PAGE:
Access to quality health coverage and care is essential to living a healthy life. The Affordable Care Act (ACA, also known as Obamacare), has helped provide coverage to 20 million Americans, including 6 million Latinos since implementation of the law in 2013. These gains have been especially important to the Latino community. The uninsured rate for Latino adults under age 65 has declined by over 40 percent—from 43.2 percent in 2010 to 24.5 percent in 2016—the largest decline of any demographic group.
With a new president and Congress, the health care gains made throughout the last six years face their greatest threat yet. Congress has voted more than 60 times to roll back the historic progress that has been made to expand health coverage to millions of people in this country and to improve coverage for those who already had it. These proposed changes will put the health—and lives—of countless Floridians at risk. Here’s what Florida stands to lose if the new president and Congress move forward to upend our health care system:
Welcome to the new Health Equity Highlights monthly blog! Our Health Equity Connection newsletter has been promoted: Every month, you will now be able to find the latest health equity updates, top resources from Families USA and our partners, and important upcoming events here.
Read on to learn about new marketplace enrollment data, progress in covering immigrant children, upcoming health equity events, and more.
King v. Burwell: Where Consumers Losing Tax Credits Could See the Biggest Increases in Premium Payments
The Supreme Court will rule any day now on King v. Burwell, the case that will determine whether premium tax credits remain available in the 34 states in which the federal government runs the health insurance marketplace.
If the Supreme Court rules against the government, more than 6 million people in 34 states would lose access to the premium tax credits they rely on to afford their health insurance. All consumers who rely on tax credits in these states would pay substantially more out of pocket on their monthly premium payments. However, residents of some states and congressional districts would experience much higher spikes in their premium payments if they lose their tax credits.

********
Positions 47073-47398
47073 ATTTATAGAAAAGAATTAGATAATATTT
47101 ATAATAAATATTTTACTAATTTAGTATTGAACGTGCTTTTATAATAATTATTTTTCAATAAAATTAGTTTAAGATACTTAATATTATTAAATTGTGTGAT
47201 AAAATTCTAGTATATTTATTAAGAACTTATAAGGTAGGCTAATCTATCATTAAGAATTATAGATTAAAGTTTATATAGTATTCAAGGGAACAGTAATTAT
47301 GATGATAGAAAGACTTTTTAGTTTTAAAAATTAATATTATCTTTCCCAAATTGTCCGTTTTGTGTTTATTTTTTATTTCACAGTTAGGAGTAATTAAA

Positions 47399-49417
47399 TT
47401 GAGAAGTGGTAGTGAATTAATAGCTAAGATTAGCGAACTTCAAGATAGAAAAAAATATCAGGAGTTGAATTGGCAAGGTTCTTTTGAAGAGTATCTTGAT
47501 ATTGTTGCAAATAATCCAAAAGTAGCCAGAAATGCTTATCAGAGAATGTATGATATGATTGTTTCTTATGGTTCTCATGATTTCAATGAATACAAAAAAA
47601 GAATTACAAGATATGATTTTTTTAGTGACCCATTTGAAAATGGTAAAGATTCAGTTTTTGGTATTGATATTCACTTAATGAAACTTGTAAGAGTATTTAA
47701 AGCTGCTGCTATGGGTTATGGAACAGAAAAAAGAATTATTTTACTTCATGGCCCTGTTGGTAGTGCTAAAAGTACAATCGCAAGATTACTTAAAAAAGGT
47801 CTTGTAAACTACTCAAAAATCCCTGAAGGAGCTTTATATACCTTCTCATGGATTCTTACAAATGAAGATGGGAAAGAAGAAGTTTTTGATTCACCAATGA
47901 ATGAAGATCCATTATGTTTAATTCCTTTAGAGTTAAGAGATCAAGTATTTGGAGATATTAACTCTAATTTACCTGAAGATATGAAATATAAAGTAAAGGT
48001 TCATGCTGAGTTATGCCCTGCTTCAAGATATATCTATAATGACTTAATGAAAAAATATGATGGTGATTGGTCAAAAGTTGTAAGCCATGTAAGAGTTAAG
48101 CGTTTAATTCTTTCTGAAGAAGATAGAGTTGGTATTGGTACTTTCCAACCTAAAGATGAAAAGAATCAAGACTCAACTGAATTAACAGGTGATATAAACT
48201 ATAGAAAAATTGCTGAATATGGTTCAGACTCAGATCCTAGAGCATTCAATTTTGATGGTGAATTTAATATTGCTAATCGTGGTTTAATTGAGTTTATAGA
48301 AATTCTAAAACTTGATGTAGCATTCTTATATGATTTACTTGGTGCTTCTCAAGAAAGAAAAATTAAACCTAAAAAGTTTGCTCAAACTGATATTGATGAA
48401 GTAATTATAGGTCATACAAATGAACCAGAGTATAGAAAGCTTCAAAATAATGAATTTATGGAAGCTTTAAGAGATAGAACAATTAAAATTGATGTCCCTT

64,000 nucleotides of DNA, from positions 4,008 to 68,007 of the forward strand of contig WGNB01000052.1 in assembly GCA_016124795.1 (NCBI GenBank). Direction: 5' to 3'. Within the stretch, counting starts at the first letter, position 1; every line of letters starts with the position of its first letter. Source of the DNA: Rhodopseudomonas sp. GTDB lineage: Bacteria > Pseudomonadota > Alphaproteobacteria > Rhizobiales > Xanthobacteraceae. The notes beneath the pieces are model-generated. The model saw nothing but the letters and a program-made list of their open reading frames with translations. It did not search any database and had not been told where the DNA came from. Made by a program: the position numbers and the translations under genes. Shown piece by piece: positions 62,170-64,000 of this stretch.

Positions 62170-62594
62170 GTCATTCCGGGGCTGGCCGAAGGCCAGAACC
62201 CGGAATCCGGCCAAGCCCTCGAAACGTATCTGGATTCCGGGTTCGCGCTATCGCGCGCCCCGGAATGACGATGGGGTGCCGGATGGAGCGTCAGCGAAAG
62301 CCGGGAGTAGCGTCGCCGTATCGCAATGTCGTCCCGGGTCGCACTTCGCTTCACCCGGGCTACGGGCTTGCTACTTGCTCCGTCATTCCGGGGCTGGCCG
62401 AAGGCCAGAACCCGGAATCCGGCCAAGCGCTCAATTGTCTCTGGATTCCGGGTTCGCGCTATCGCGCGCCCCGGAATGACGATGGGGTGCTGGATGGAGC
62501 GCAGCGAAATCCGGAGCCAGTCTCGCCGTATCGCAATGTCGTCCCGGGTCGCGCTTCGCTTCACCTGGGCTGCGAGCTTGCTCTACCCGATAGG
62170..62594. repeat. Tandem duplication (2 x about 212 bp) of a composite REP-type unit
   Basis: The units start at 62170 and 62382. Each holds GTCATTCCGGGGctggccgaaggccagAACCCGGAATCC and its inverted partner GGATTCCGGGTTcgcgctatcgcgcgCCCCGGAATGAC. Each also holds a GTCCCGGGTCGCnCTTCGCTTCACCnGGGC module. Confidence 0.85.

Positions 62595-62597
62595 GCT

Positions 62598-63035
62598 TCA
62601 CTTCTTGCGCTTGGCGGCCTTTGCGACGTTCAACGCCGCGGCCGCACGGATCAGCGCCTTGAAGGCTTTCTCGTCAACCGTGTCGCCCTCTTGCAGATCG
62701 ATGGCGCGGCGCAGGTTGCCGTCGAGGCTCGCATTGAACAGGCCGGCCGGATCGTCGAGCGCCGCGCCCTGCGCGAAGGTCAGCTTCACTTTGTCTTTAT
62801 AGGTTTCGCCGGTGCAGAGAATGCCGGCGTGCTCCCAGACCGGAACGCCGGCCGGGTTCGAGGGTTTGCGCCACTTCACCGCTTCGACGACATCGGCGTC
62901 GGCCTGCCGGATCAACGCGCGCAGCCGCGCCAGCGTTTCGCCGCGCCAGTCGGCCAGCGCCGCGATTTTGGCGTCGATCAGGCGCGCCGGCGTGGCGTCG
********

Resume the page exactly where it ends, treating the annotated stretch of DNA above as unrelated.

State infographics illustrate how the damage from a decision against the government in King v. Burwell would be spread throughout the country, from Alaska to Florida. Thousands of people would suddenly face higher premiums in every congressional district in the 34 affected states.
The Supreme Court, in the King v. Burwell case, will soon decide whether millions of people in 34 states will lose premium tax credits they rely on to make health insurance affordable. Without those tax credits, most of the people affected would be unable to buy insurance and would become uninsured
Our infographic series show how many people would lose their premium tax credits in every congressional district in the 34 states that did not establish their own marketplace.
What are uncompensated care pools (also known as a “low-income pool” in Florida)? And why are they getting attention now? This short analysis explains what these pools are and how they relate to the CMS process of approving Medicaid Section 1115 waivers.
In communities of color, where rates of uninsurance and poor health outcomes are higher than in white communities, the differences between those who have insurance and those who lack it are stark.
This infographic shows the populations—uninsured adults, parents with dependent children, working but uninsured adults, and uninsured veterans and their spouses—that would benefit from extending Medicaid.